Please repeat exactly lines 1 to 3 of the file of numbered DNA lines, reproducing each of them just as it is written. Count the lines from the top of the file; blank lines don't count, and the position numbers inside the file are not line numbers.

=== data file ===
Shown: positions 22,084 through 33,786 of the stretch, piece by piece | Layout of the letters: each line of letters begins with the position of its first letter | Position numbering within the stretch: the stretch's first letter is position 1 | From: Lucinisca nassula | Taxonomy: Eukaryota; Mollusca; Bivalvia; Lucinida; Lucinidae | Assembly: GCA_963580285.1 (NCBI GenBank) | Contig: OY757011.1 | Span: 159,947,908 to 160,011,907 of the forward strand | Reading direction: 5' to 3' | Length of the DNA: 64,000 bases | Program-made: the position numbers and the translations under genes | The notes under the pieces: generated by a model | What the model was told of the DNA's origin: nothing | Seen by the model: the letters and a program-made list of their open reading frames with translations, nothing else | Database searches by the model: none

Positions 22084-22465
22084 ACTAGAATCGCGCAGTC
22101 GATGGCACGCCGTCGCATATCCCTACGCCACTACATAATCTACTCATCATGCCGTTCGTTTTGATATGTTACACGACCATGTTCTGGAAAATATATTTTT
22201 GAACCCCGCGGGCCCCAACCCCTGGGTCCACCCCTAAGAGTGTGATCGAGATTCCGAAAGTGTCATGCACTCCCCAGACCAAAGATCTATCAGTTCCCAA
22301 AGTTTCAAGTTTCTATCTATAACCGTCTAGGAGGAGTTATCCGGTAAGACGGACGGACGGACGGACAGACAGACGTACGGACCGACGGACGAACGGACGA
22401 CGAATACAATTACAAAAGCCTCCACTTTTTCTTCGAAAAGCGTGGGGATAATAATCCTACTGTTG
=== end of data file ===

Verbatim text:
Shown: positions 22,084 through 33,786 of the stretch, piece by piece | Layout of the letters: each line of letters begins with the position of its first letter | Position numbering within the stretch: the stretch's first letter is position 1 | From: Lucinisca nassula | Taxonomy: Eukaryota; Mollusca; Bivalvia; Lucinida; Lucinidae | Assembly: GCA_963580285.1 (NCBI GenBank) | Contig: OY757011.1 | Span: 159,947,908 to 160,011,907 of the forward strand | Reading direction: 5' to 3' | Length of the DNA: 64,000 bases | Program-made: the position numbers and the translations under genes | The notes under the pieces: generated by a model | What the model was told of the DNA's origin: nothing | Seen by the model: the letters and a program-made list of their open reading frames with translations, nothing else | Database searches by the model: none

Positions 22084-22465
22084 ACTAGAATCGCGCAGTC